DPO : Definition
The Data Protection Officer (DPO) is the person in charge of personal data protection in public or private organisations. This function existed in few companies but the GDPR enshrines it, makes it mandatory in certain cases and provides a framework.
For organizations where such designation is mandatory, the DPO would be the advisor and privileged intermediary with the CNIL in order to manage compliance with the GDPR.
Moreover, an assessment that was made after one year of application of the GDPR shows that VSEs/SMEs are increasingly using the DPO function to protect themselves from the risks and constraints imposed by the GDPR.
Indeed, appointment of an internal collaborator to carry out this function is a good practice, if not a sine qua non condition for ensuring compliance management and avoiding financial penalties.
What are the missions of the DPO
The DPO ensures data protection compliance within his or her organization. As such, the DPO must:
Inform and advise the organization in which he or she works and the organization’s employees.
Check compliance with the regulation and national law on the protection of personal data.
Propose to its organisation to establish a data protection impact assessment and ensure its execution.
Be available to answer questions from the data subjects.
Ensure cooperation with the local supervisory authority.
The DPO is therefore an essential and highly recommended function to enable an organisation processing personal data to ensure that it complies with the applicable regulations on the protection of personal data.
DPO Mandatory or not ?
Not all organisations, private or public, are obliged to appoint a Data Protection Officer within their structure. However, the DPO is strongly recommended by the CNIL. It has the role of advisor and allows you to manage your GDPR compliance.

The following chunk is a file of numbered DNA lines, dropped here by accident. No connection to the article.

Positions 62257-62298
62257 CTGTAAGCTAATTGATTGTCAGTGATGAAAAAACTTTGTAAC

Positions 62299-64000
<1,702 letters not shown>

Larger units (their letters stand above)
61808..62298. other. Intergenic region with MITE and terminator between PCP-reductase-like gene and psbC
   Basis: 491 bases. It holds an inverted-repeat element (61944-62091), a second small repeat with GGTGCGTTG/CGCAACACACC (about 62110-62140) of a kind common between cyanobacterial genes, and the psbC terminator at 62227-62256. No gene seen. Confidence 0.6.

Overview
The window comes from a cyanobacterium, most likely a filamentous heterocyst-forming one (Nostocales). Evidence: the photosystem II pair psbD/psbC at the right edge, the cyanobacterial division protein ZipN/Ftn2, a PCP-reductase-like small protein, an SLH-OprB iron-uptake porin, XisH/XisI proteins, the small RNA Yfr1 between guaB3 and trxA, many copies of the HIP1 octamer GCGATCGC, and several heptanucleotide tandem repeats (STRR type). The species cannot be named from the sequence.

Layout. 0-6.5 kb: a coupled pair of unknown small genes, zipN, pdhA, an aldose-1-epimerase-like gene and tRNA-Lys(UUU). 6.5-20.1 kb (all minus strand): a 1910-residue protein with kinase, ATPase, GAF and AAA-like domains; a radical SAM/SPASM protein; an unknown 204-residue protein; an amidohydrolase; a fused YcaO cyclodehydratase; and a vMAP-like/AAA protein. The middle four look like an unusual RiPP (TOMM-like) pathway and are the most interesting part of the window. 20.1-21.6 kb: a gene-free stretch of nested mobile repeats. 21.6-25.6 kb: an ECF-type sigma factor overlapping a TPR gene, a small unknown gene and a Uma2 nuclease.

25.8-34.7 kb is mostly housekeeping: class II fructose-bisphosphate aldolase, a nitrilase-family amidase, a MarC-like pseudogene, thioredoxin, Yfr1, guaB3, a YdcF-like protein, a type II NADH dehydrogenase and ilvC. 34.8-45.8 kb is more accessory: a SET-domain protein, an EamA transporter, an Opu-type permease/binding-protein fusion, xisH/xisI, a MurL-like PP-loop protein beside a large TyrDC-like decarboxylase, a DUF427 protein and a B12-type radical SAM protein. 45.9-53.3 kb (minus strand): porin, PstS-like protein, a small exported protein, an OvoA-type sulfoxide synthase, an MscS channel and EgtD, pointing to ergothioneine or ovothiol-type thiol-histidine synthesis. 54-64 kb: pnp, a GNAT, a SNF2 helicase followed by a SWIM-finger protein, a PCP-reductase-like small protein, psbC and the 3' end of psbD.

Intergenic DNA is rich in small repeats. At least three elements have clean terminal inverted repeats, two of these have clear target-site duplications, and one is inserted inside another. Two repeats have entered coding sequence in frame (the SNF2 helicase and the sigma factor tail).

Section 37.7 of the GDPR provides for the designation of an DPO in 3 specific cases:
When the processing is carried out by a public authority or body.
When the main activities of the controller and the processor involve regular large-scale monitoring of the data subjects by the processing operations.
When the main activities of the controller and the processor involve large-scale processing of categories of sensitive data (health data, biometric data, etc.) or personal data relating to criminal convictions and offences.
The skills and means to exercise the DPO profession
Before designating a DPO, it must be ensured that the DPO meets the following three conditions:
1. He must have the skills required to perform the DPO function (in-depth knowledge of legislation, a good knowledge of the internal organisation and the needs of the organisation, a good knowledge of information systems).
2. It must have sufficient resources to carry out the DPO function (accessibility to useful information; availability; sufficient time to carry out its missions; adequate material and human resources).
3. He must act in complete independence (there must be no conflict of interest in the event of cumulation of DPO functions with another function, no sanctions in the context of his DPO activity, no hierarchical instruction in the case of his DPO activity,…).
Finally, it is necessary to declare your DPO to the competent supervisory authority. For France, the CNIL has created an online declaration.